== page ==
In the latest installment of a blog series on issues related to the Medicare Secondary Payer industry, Rafael Gonzalez, Esq., president, Optum Settlement Solutions, reviews the recent announcement that a Notice of Proposed Rulemaking related to civil money penalties will be published this month.
Ever since the passage of the Medicare, Medicaid and SCHIP Extension Act of 2007 (MMSEA), mandating that an applicable plan that fails to comply with mandatory insurer reporting requirements may be subject to a $1,000 civil money penalty (CMPs) for each day of noncompliance with respect to each claimant, liability, no-fault, and workers compensation, payers have worried about what specific act or omission would equate or constitute noncompliance which could produce a civil money penalty.
Although the Medicare Secondary Payer statute (MSP) has required proposed specified practices for which such sanctions will and will not be imposed, no such invitation or solicitation have ever been noticed or published by the Department of Health & Human Services/Centers for Medicare & Medicaid Services (HHS/CMS).
As a result, the announcement in December 2018 that HHS/CMS will move forward with a Notice of Proposed Rulemaking (NPRM) on CMPs did not surprise the industry, but it has certainly made payers pay attention to and look deeper into their own mandatory insurer reporting processes and procedures. The recent indication that the NPRM should be published at some point this month means payers may finally learn about the numerous possibilities for potential CMPs throughout the life of the claim, in the administration of the claim, on technical issues affecting the claim, and throughout the reporting process of the claim.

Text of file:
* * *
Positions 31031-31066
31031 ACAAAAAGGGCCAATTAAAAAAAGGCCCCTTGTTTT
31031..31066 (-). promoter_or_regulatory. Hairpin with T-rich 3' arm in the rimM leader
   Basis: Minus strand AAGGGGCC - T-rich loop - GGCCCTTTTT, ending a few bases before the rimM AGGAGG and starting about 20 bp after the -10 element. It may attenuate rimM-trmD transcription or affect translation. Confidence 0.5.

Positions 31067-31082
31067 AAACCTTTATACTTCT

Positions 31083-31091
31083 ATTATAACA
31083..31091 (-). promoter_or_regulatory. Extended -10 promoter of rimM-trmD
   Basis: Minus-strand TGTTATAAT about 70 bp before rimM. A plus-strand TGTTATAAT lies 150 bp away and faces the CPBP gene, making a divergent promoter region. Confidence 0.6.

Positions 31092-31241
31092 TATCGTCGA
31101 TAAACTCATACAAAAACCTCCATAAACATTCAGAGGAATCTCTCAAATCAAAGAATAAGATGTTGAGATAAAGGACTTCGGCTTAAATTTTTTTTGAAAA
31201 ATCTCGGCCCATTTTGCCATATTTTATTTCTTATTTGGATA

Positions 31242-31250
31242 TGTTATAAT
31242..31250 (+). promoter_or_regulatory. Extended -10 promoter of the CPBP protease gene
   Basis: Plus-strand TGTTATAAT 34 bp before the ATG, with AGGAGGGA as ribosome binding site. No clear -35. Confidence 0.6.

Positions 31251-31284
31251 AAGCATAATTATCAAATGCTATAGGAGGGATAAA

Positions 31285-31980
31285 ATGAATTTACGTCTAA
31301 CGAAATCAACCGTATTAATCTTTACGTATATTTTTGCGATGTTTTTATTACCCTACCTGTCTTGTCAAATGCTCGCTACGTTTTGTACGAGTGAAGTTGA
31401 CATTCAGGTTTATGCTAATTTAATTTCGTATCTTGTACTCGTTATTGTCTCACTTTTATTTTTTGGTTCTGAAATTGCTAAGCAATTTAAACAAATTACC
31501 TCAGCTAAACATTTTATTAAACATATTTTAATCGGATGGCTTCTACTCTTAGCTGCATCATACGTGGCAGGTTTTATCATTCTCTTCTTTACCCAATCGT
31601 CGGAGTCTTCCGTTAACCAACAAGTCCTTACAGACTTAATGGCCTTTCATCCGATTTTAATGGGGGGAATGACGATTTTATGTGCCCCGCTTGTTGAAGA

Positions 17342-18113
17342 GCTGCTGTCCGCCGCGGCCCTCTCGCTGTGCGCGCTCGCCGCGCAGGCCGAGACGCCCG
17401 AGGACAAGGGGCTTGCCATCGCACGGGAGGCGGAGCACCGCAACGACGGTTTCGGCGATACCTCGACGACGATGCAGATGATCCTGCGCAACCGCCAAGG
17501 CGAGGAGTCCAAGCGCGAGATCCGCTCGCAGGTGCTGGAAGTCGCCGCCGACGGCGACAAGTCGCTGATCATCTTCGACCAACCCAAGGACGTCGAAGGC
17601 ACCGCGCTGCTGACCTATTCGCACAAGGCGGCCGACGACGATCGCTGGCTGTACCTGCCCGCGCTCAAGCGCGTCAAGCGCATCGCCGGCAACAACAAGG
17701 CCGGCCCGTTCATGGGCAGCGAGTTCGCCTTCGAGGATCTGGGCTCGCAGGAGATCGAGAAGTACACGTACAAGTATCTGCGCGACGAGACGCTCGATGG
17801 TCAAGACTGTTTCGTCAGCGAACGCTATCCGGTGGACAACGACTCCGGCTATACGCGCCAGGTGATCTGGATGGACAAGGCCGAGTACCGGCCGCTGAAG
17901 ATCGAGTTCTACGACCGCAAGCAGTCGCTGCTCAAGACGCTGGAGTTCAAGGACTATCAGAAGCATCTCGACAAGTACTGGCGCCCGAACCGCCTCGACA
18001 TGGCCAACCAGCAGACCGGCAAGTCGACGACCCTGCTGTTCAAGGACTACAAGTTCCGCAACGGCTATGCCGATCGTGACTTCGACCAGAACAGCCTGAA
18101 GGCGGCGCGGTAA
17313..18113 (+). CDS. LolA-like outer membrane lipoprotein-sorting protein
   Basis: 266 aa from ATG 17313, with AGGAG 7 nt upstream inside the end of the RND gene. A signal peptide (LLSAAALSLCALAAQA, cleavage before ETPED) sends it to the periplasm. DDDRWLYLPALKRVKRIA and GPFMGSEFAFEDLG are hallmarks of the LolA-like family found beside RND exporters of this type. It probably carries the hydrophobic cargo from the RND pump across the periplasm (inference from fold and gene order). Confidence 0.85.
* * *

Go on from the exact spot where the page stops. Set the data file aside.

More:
The MSP Act
Pursuant to 42 USC Section 1395y(b)(8), the federal government requires “submission of information by or on behalf of liability insurance (including self-insurance), no fault insurance, and workers’ compensation laws and plans.” This requires an applicable plan to determine whether a claimant is entitled to Medicare and if so entitled, submit information with respect to the claimant to CMS.